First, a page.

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Rev John Jack

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Rev. John Jack — The following is an account of this gentleman given by his daughter, Jessie M Wellstood :

John Jack was born in the parish of West Linton, Peebleshire in the year 1797. He was the son of Adam and Margret Wilson Jack and had one sister named Lilias. About the age of 17 he began to study for the ministry and was ordained early in the year l8l9. He studied first with the Rev J. Lawson of Selkirk, afterwards at St Andrews College and was Licenced to preach by the University of Edinburgh. He married Elizabeth Morrison, daughter of Murdock Morrison of Leith, and in June l8l9 they went to Russia as missionaries For a year they laboured at Astrachan, where their eldest son, Adam, was born. Afterwards they were transferred to a settlement called Karass in Russian Tartary, the nearest town being; Georgevlisk, distant about 10 miles. Here two daughters were born ~ Margaret and Jessie. After the death of the Emperor Alexander, the various missions were broken up by Nicholas, and the Missionaries, with few exceptions, had to return to Scotland. This took place in 1824.

After a toilsome journey through Russia with their three little ones, they found a quiet resting place for a short time in the Mission House at St. Petersburg, where the Rev. Richard Knill and his good wife kindly entertained them. They set sail for Leith. After being; out for some days a violent storm arose and their vessel was driven back and had to take refuge at Farshund in Norway. Here Mr & Mrs Jack (with another missionary and his wife) had to spend the winter, and here on 13th December, their son William was born. Many hardships they had to endure in this wild and ice-bound spot. In the spring of 1825 they again set sail, Mrs Jack full of pleasure at the thought of showing the four children to her father; but this was denied her, for he died before they reached Leith. After some time of wandering and preaching in various places, the Rev. John Jack received a call to Acre Lane Chapel, Clapham, Surrey. This he accepted and remained there till 1834, when he removed to Bristol. By this time the family had been increased by the birth of three daughters - Elizabeth, Lilias and Sophia. A little son only lived a short time after birth. The hardships and toils she had undergone in Russia and Norway had begun to impair the Mother’s health and she was a suffering invalid for about 17 years. She was truly good woman and highly respected and honoured by all who knew her. In 1855 her youngest son John Ebenezer, was born. In 1845 the first break in the family took place. The eldest daughter, Margaret, after an illness of about three years, was called home to the Father's House. Her parents testified that she had never given them an hour’s uneasiness during her life. Again in 1847 they were called to part with Elizabeth, an amiable and bright Christian also. In 1850 the Mother herself was removed, leaving; a bright testimony behind that "all was well". In 1855 Lilias was married to Matthew Weir and soon after the Father gave up his ministry in Castle Green Chapel. In 1848 William had been married, so the family considerably decreased. The Rev. John Jack became minister of a church at Kingsbridge, Devonshire, in 1857 and, after a ministry of usefulness, was obliged to give up preaching. He suffered from softening of the brain and paralysis until 1863,when he was suddenly removed. He had again entered the marriage state in 1857. In 1858 Sophia Jack died and in 1860 Lilias Weir.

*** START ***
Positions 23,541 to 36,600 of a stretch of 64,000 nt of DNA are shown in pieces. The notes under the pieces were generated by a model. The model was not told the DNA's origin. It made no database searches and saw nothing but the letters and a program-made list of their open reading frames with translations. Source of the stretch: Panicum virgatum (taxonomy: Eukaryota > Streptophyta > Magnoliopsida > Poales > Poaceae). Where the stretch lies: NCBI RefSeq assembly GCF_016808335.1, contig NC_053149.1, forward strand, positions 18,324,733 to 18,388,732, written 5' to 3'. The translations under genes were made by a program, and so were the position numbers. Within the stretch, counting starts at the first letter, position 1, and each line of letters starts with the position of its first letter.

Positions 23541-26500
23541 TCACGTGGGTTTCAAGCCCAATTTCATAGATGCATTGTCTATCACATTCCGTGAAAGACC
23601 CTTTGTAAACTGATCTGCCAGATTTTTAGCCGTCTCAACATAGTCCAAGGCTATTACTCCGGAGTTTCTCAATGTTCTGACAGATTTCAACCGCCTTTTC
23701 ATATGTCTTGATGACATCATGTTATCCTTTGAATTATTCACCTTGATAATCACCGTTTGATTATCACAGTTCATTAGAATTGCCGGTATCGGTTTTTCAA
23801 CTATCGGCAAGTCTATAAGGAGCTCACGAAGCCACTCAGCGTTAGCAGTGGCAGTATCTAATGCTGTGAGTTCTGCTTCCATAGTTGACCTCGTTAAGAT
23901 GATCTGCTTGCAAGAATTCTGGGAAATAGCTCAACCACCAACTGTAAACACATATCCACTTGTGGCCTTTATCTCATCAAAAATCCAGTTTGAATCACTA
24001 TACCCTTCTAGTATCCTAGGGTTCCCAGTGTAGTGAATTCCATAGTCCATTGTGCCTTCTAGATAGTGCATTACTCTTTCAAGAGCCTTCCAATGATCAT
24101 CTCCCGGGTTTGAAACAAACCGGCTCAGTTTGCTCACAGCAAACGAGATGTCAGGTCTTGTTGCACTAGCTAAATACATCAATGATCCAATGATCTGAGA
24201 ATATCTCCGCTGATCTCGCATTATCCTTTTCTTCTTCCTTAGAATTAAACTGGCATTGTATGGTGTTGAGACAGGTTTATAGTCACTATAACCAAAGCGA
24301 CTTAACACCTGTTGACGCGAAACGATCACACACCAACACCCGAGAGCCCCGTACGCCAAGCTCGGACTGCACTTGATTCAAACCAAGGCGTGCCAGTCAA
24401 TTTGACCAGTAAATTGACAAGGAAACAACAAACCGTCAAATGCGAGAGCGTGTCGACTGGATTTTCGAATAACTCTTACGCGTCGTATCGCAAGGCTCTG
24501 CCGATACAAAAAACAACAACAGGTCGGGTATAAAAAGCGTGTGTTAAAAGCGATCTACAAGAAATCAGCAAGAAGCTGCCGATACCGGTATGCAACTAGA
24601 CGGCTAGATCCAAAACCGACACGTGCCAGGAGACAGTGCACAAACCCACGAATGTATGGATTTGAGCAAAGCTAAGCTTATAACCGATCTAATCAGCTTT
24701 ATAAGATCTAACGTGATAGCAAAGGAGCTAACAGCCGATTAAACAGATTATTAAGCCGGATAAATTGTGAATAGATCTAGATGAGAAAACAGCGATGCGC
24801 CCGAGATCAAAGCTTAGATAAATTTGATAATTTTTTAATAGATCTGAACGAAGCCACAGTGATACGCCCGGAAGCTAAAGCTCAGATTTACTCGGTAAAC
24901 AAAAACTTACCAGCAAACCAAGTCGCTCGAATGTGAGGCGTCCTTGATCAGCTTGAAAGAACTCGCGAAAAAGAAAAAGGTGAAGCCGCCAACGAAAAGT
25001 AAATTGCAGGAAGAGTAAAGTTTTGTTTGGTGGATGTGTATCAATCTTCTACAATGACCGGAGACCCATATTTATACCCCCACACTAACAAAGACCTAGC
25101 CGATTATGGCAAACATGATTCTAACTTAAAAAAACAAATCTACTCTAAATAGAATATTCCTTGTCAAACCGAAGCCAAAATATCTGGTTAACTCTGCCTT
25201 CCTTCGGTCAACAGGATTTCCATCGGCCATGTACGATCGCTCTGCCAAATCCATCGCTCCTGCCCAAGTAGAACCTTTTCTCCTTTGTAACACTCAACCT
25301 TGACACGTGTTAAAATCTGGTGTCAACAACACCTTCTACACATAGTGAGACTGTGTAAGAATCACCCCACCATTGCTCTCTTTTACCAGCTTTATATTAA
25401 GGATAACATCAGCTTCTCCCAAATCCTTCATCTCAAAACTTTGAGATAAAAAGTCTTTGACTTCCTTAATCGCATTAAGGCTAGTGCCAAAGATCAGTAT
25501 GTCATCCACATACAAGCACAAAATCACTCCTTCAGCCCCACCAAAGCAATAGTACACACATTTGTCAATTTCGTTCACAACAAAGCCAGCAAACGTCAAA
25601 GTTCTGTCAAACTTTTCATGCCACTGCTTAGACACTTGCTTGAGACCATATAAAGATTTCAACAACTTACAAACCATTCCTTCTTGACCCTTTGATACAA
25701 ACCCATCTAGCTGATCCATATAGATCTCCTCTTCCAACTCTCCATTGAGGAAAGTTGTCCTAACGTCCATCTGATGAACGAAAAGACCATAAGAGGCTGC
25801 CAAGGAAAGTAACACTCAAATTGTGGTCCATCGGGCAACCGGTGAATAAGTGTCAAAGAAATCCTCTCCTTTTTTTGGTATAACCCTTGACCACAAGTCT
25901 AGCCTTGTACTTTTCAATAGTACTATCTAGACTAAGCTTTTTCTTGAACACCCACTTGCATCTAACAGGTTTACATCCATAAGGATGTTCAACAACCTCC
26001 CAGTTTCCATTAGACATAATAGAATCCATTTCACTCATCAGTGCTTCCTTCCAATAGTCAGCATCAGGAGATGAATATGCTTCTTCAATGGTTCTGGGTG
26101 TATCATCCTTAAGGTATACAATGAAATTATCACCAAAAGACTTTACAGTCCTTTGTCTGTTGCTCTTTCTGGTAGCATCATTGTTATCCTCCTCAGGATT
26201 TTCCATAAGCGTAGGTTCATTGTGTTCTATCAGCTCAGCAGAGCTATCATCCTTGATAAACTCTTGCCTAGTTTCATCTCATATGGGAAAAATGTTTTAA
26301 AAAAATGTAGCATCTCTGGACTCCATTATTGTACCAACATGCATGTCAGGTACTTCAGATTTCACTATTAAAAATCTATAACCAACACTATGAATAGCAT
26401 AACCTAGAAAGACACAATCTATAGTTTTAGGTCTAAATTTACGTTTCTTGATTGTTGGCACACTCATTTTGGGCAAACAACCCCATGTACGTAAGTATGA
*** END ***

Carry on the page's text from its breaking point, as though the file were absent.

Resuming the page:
My Father was an eloquent doctrinal preacher, a good logician and of intensely studious habits. Many sermons I can remember for their deep solemnity and earnest pleading. One in particular was greatly blessed to many who heard it. The text was: 'Behold the Judge standeth at the door’. These little jottings I have put on paper at the request of my niece Margaret Jack. I was married to Stephen Wellstood in May 1860.

Jessie M Wellstood nee Jack, 1891


"Jottings" by permission of Barbara Hindle (m.s. Jack)

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